Video_2_Self-Learning Event Mistiming Detector Based on Central Pattern Generator.mp4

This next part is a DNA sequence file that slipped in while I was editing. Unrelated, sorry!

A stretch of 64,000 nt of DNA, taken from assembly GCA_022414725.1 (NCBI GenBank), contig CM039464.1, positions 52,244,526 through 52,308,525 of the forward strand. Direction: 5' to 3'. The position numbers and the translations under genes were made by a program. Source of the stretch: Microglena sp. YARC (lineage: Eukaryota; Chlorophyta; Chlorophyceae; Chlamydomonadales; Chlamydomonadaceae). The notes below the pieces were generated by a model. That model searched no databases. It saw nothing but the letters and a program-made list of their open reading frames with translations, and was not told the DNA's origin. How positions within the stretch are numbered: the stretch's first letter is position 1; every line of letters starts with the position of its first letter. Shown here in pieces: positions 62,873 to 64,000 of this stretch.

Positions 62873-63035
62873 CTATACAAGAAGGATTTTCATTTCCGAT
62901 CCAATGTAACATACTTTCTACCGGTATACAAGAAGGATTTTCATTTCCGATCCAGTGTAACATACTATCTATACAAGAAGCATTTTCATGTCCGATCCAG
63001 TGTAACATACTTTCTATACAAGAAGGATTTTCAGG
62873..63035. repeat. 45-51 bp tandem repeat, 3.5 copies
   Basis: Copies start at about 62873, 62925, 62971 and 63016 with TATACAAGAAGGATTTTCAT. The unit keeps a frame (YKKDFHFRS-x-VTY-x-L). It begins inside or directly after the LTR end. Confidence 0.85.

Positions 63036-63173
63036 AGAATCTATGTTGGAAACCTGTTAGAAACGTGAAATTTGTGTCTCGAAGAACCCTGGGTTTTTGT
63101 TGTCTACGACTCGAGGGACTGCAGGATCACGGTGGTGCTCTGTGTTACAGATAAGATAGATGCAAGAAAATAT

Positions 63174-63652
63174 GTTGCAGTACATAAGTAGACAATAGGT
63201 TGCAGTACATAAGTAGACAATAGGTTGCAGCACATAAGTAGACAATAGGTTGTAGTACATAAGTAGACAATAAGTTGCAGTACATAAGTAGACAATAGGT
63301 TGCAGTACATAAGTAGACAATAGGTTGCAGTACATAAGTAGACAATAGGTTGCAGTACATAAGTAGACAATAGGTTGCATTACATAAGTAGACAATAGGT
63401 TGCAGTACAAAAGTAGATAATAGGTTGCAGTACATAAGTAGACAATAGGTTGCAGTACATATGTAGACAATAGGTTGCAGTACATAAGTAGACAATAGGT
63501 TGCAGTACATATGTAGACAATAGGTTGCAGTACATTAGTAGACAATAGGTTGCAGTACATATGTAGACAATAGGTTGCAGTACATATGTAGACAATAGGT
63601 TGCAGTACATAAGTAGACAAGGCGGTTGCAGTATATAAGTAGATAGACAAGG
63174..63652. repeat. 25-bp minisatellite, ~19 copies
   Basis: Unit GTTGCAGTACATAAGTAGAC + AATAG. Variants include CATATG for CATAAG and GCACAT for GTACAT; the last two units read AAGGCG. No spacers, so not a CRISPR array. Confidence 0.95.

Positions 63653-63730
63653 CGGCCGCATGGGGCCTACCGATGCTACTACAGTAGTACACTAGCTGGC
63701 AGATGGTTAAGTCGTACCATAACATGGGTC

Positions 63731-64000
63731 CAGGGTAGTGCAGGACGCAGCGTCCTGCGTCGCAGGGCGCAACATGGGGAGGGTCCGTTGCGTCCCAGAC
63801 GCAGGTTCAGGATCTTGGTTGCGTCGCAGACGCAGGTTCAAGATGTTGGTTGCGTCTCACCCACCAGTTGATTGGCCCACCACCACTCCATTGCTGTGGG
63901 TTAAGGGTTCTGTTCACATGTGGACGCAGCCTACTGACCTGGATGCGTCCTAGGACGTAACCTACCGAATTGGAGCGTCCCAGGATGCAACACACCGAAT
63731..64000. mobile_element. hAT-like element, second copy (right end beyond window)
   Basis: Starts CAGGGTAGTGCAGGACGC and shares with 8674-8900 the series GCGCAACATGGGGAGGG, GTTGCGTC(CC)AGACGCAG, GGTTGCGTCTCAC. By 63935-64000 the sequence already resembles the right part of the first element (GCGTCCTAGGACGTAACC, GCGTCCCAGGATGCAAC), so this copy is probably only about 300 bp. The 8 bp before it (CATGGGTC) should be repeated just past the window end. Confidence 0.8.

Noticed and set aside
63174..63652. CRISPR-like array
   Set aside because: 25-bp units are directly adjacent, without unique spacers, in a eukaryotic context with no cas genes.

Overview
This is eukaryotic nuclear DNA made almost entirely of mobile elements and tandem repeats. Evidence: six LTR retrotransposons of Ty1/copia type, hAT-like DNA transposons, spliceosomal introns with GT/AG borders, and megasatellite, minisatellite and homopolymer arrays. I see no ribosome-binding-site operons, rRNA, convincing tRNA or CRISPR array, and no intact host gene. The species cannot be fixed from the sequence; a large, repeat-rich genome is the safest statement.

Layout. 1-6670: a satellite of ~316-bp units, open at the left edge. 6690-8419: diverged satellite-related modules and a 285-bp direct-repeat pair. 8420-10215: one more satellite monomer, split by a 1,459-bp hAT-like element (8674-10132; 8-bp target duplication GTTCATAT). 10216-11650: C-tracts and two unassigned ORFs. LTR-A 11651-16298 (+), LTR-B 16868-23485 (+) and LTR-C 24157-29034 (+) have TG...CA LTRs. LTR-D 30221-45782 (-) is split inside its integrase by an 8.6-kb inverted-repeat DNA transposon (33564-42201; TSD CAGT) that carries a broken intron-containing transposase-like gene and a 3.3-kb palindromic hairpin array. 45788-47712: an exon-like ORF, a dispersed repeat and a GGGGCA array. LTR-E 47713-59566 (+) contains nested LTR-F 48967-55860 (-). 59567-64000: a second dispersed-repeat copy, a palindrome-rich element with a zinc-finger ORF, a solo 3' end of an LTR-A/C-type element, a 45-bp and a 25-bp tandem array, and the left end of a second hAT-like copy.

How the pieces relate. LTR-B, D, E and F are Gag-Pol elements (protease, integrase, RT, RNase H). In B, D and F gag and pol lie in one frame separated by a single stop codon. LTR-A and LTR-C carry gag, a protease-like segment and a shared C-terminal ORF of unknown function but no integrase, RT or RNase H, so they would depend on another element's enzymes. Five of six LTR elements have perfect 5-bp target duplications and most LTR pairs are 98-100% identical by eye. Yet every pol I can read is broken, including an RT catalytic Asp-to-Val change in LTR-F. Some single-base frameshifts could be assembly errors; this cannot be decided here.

A repetitive movement pattern of many animals, a gait, is controlled by the Central Pattern Generator (CPG), providing rhythmic control synchronous to the sensed environment. As a rhythmic signal generator, the CPG can control the motion phase of biomimetic legged robots without feedback. The CPG can also act in sensory synchronization, where it can be utilized as a sensory phase estimator. Direct use of the CPG as the estimator is not common, and there is little research done on its utilization in the phase estimation. Generally, the sensory estimation augments the sensory feedback information, and motion irregularities can reveal from comparing measurements with the estimation. In this work, we study the CPG in the context of phase irregularity detection, where the timing of sensory events is disturbed. We propose a novel self-supervised method for learning mistiming detection, where the neural detector is trained by dynamic Hebbian-like rules during the robot walking. The proposed detector is composed of three neural components: (i) the CPG providing phase estimation, (ii) Radial Basis Function neuron anticipating the sensory event, and (iii) Leaky Integrate-and-Fire neuron detecting the sensory mistiming. The detector is integrated with the CPG-based gait controller. The mistiming detection triggers two reflexes: the elevator reflex, which avoids an obstacle, and the search reflex, which grasps a missing foothold. The proposed controller is deployed and trained on a hexapod walking robot to demonstrate the mistiming detection in real locomotion. The trained system has been examined in the controlled laboratory experiment and real field deployment in the Bull Rock cave system, where the robot utilized mistiming detection to negotiate the unstructured and slippery subterranean environment.